In 2015, Russian retail sales amounted to 27.5 trillion rubles, or $454 billion. The share of food in this was 12.4 trillion rubles, or $204 billion. Food imports in turn amounted to $26.5 billion. The problem we face in working this data is that the amount on imports represents wholesale and thus comes net of the retail mark-up. For comparison, we must therefore assume a mark-up, which must for comparison be added to the import prices. We have decided to resort to a generous estimation of a 75% mark-up. In this case, we would have imports worth $46.4 bn in the retail chain versus a total retail sales value of $204 bn. This calculation yields a share of imported food in retail sales of 22.7%. (Assuming a 100% mark-up the figure would be 26%).
When one debates Russia’s dependency on imports, it is in fact unnatural and wrongheaded to restrict the arguments to the invented figure of share of imports in the consumer basket, for at the end of the day all imports (net of exports) end up in the consumer basket one way or another. That is inherent in the very definition of GDP, which is based on the concept of value-added through the various stages of production. That is why the most straightforward comparison would be by way of relating all imports to the size of the domestic economy.
In 2015, the value of imported goods amounted to only 4.9% of the total PPP-adjusted GDP, even of the nominal GDP their value was only 13.8%. In a global context the importation of services is usually added into the comparison. This would yield for Russia a share of 7.3% of imported goods and services in the GDP (20.4% of the nominal GDP). Chart 1. Provides comparative data for selected countries. The problem with the chart, however, is that it is expressed in nominal GDP, which seriously distorts the data as it does not capture the real volumes of the economy the way the GDP expressed in PPP does. However, already in this chart with nominal GDP data for 2014, Russia’s share of imports was in the lower end of the countries. When we consider the fresh data from 2015 and the more relevant PPP-adjusted figure of 7.3%, then we will recognize that Russia indeed is exceptionally little dependent on imports.
We are reminded that this whole issue stems from the Central Bank’s misguided concern that imports make up too big a proportion of the goods sold on the Russian market, which has led them to overblow their expectations on inflation risk. They reason that a devaluation of the ruble would push up prices of imported products and because of their supposed huge share of the total would then cause an overall increase in prices. Therefore, it is good to consider yet something more, namely the fact that more than 10% (and growing) of imported foods stem from Belarus and other C.I.S. countries, which are either directly priced in rubles (most notably Belarus) or indirectly through the effect that the currencies of the countries follow the ruble dynamics.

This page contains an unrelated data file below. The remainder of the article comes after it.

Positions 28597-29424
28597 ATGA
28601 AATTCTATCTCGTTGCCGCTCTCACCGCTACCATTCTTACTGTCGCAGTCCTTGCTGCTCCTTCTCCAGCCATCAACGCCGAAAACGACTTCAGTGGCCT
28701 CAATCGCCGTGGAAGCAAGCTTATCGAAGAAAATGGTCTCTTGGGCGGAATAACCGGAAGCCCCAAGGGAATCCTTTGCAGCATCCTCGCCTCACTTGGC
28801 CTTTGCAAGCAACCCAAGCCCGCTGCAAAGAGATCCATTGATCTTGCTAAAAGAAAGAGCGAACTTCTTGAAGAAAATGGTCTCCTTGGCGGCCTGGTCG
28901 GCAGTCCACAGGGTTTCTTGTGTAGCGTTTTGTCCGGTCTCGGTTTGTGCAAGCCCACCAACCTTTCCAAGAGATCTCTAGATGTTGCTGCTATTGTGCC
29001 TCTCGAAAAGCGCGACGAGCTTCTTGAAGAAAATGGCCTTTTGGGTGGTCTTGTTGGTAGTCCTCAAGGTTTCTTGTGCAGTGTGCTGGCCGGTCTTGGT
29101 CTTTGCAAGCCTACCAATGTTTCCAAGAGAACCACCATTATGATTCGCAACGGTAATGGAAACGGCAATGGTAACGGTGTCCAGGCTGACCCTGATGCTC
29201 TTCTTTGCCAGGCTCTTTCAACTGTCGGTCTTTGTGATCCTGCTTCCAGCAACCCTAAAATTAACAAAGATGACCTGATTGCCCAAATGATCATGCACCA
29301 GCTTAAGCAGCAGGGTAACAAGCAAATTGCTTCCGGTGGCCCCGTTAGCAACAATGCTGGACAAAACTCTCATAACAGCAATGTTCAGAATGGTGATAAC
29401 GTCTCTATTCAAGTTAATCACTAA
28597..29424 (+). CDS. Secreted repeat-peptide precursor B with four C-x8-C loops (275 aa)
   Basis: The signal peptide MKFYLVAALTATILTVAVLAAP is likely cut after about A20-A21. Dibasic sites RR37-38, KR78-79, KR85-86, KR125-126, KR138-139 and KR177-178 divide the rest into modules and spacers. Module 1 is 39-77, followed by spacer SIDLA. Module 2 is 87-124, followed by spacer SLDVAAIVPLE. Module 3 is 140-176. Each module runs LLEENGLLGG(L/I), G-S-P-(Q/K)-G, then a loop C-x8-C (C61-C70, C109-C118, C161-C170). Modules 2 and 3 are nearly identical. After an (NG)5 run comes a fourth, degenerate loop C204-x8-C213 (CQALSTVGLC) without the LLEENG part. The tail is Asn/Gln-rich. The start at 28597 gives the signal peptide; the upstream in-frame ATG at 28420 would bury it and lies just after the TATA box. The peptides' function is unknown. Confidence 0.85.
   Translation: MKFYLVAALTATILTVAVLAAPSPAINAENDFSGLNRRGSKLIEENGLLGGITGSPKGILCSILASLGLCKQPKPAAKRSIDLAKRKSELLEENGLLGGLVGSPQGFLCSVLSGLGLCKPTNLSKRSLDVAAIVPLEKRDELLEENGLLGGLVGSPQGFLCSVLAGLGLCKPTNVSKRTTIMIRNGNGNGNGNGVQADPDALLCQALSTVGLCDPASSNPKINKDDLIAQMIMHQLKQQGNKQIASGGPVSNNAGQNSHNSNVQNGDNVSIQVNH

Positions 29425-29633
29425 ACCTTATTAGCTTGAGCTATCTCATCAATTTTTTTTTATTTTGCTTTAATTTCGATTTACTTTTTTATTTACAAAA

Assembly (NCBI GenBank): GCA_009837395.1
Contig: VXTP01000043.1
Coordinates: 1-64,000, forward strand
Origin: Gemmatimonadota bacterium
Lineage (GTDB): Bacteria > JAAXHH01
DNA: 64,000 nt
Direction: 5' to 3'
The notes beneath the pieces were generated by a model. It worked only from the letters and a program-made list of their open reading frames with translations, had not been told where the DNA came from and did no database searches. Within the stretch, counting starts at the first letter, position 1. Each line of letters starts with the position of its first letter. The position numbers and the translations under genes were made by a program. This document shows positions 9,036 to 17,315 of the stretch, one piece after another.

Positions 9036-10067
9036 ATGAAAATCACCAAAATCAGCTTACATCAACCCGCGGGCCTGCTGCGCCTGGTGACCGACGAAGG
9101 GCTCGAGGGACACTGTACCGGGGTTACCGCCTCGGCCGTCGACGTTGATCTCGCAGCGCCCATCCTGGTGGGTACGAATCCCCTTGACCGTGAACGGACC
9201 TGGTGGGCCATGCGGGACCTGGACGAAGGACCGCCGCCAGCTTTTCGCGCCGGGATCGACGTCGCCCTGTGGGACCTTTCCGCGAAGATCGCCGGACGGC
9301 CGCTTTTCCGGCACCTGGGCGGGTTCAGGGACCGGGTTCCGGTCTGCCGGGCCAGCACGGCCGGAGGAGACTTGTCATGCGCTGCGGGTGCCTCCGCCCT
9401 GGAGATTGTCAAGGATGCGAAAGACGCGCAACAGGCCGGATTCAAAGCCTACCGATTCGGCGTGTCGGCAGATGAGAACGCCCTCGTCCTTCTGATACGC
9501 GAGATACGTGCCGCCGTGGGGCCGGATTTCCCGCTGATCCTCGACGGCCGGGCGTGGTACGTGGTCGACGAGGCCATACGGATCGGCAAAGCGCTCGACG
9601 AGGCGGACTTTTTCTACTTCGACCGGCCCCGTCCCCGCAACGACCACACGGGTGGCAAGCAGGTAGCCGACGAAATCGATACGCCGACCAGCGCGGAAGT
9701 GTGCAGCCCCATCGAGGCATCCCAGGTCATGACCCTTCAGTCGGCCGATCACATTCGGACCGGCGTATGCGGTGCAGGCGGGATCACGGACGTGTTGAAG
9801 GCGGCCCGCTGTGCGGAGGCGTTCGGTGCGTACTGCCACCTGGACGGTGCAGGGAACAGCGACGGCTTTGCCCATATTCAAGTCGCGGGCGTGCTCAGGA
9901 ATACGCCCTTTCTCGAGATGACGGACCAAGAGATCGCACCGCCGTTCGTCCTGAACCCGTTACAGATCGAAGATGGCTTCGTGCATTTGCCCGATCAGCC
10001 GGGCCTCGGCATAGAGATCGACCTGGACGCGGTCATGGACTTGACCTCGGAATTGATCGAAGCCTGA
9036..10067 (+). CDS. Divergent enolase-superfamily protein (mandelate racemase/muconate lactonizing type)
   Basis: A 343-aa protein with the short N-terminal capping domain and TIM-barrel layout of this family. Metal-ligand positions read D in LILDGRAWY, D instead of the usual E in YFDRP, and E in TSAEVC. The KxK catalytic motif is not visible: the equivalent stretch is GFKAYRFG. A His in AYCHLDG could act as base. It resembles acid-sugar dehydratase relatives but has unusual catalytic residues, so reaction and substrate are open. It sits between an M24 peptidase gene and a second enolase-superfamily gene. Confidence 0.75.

That Russia’s imports presently are indeed very low is evident from a comparison with those of Finland, its tiny neighbor. In January 2016, Russia’s imports were down to $9.1 billion, which is only approximately twice the size of what Finland imported in the same month even though Russia has a 30 times bigger population.
The present level of imports is actually very low for a country the size of Russia. The total food import value of $26.5 divided by the number of Russia’s population (146.5 million) yields an annual cost of $181 per capita; the monthly equivalent would then be $15 and the daily 50 cents. Thus, each Russian resident would contribute on average 15 dollars per month to pay for the imports. Through the mark-up effect (of 100%) this would signify that each one pays in retail 30 dollars per month for imported foods. This can be put into perspective by comparing it with the total per capita expenditure on food. According to Rosstat, that was $126 (7,600 rubles) per month. By these considerations, the share of the value of the imported food would thus be 24%.
We may further relate these figures to the total disposable income of Russians, which was 30.5 thousand rubles per capita (3rd quarter 2015). Russians would then on average spend a quarter of their income on food, and only 6% would be spent on imported food (through the mark-up effect).
Here is a link to an article where we have argued that the Russian economy is far more diversified than it is generally maintained.